When you go to sweep that rug if it's not underneath a couch or some like that, you may not even know it's there until you go to move the couch and then you sweep it, and all of a sudden the pile just sweeps up into the vacuum. Next thing you know, you’ve got nothing there but a space where the backing is showing where the wool used to be. It’s kind of a crazy thing because it is not so much that they eat from the pile down, they eat from the back up and it's hard to actually see the damage sometimes.
John: Right, so because they're eating from the bottom where you can't see it, you don't even know that there's any damage being done, like you said, until you move the furniture or you pick the rug up or you go to vacuum it and all of a sudden, it's wrecked.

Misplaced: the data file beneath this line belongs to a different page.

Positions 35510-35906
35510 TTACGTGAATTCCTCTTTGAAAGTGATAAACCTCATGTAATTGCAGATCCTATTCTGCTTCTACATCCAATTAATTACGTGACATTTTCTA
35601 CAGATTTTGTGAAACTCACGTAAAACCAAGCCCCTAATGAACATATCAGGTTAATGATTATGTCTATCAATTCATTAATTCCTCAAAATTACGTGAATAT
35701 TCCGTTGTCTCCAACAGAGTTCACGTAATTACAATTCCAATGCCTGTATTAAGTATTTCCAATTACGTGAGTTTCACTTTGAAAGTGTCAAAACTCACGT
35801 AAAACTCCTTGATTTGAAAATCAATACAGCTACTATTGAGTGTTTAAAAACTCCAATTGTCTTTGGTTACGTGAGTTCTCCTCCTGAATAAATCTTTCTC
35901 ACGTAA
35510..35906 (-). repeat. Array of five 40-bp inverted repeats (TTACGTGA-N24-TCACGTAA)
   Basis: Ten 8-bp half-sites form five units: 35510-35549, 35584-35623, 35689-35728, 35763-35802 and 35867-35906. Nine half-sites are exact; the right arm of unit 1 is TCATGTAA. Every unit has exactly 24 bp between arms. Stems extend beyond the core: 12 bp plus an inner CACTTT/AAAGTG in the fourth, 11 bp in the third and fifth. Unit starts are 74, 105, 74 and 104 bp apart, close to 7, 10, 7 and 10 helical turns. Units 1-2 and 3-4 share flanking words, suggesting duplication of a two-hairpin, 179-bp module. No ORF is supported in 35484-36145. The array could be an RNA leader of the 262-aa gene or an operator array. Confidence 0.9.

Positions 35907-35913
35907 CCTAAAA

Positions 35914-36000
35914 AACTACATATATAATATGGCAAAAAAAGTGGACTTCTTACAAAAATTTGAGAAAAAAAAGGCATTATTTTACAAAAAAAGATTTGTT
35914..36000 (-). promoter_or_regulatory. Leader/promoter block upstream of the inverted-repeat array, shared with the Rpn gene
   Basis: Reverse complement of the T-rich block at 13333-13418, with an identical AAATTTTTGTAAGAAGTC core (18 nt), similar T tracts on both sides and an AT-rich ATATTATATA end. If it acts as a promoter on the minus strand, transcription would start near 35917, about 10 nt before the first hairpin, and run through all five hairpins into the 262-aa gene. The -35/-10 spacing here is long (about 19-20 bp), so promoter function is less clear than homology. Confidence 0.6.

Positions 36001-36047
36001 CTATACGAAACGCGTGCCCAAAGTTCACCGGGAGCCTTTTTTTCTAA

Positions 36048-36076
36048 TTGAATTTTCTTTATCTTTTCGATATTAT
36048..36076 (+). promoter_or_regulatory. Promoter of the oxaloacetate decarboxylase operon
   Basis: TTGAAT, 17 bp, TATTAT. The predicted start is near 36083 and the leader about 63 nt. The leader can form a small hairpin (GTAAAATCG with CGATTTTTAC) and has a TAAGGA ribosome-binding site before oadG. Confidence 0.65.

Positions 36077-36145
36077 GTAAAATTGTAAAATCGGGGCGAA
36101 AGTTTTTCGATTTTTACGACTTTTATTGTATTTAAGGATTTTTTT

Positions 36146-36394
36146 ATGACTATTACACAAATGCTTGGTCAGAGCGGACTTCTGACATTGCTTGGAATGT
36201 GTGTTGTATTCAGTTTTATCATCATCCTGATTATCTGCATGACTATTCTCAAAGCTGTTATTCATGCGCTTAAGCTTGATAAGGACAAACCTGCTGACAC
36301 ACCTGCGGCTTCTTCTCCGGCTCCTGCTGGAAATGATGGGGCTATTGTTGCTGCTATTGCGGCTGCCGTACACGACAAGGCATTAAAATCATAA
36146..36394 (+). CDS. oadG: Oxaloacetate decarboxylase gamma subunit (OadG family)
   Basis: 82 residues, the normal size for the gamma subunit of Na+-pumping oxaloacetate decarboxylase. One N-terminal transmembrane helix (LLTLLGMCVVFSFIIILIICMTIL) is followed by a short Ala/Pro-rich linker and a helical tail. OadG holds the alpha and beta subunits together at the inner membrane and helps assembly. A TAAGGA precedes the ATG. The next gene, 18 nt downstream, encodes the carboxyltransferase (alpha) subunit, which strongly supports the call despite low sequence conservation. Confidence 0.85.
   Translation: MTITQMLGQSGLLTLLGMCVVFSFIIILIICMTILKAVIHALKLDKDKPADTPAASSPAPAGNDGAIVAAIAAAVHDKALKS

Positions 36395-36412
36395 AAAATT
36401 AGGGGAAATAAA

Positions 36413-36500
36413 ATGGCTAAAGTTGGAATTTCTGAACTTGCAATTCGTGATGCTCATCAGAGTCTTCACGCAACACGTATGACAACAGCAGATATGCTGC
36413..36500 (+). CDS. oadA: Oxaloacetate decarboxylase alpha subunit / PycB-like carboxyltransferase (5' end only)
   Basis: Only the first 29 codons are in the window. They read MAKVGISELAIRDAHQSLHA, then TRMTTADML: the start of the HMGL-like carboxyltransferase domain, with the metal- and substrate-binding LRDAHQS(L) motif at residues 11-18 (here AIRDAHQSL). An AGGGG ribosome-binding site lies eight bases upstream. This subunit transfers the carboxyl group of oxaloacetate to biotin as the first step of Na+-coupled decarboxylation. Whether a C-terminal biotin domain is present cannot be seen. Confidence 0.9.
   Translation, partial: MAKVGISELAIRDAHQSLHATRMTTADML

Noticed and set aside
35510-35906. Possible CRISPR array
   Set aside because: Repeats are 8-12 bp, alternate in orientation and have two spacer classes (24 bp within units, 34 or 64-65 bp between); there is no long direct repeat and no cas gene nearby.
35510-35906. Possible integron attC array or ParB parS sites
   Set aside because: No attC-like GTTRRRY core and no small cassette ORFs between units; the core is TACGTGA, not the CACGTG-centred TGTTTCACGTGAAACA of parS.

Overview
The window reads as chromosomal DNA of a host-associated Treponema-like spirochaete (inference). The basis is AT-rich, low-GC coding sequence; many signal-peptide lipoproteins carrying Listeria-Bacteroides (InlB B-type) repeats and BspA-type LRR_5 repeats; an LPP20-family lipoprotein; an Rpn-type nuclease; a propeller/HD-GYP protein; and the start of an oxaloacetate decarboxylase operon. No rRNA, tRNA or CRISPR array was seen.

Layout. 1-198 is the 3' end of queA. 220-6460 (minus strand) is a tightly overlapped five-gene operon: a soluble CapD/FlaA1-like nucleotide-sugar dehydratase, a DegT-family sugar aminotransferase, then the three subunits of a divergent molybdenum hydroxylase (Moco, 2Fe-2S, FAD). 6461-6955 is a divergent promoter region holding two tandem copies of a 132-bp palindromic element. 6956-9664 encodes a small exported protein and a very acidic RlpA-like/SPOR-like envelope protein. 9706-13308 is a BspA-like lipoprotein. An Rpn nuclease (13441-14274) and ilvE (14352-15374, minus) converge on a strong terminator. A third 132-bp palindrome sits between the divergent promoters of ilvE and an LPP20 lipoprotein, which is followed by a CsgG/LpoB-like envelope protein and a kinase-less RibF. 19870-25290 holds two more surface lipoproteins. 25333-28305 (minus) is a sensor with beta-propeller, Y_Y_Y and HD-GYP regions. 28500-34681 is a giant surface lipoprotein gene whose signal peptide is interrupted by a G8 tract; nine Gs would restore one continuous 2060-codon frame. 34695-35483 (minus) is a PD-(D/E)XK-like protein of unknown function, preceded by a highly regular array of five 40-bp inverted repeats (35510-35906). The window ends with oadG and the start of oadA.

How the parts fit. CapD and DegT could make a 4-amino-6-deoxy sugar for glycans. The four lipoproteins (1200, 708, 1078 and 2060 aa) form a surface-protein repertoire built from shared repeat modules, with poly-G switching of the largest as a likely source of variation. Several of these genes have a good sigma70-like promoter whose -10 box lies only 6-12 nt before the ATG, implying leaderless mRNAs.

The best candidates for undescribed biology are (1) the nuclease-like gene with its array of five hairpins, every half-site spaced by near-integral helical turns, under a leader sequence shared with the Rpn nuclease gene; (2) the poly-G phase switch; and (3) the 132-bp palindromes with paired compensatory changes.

Sam: Yes. A lot of times and in a lot of homes, an oriental rug is in a more formal area that is maybe not as actively used. You may not even use that room on a regular basis except for holidays or something like that and you would never even notice that-- they're very-- almost you can't recognize it and see it being done.
What steps should you take to protect an oriental rug on the floor of your home?
John: Right, so there are a couple of situations. One would be, like you're talking about, with a rug that's on display in your home and then you might have rugs that maybe you're storing. In the case of the rug that's on display, it's out on the floor somewhere in your home, are there things that you can do while it's on the floor to make sure that this damage is not being done by moths?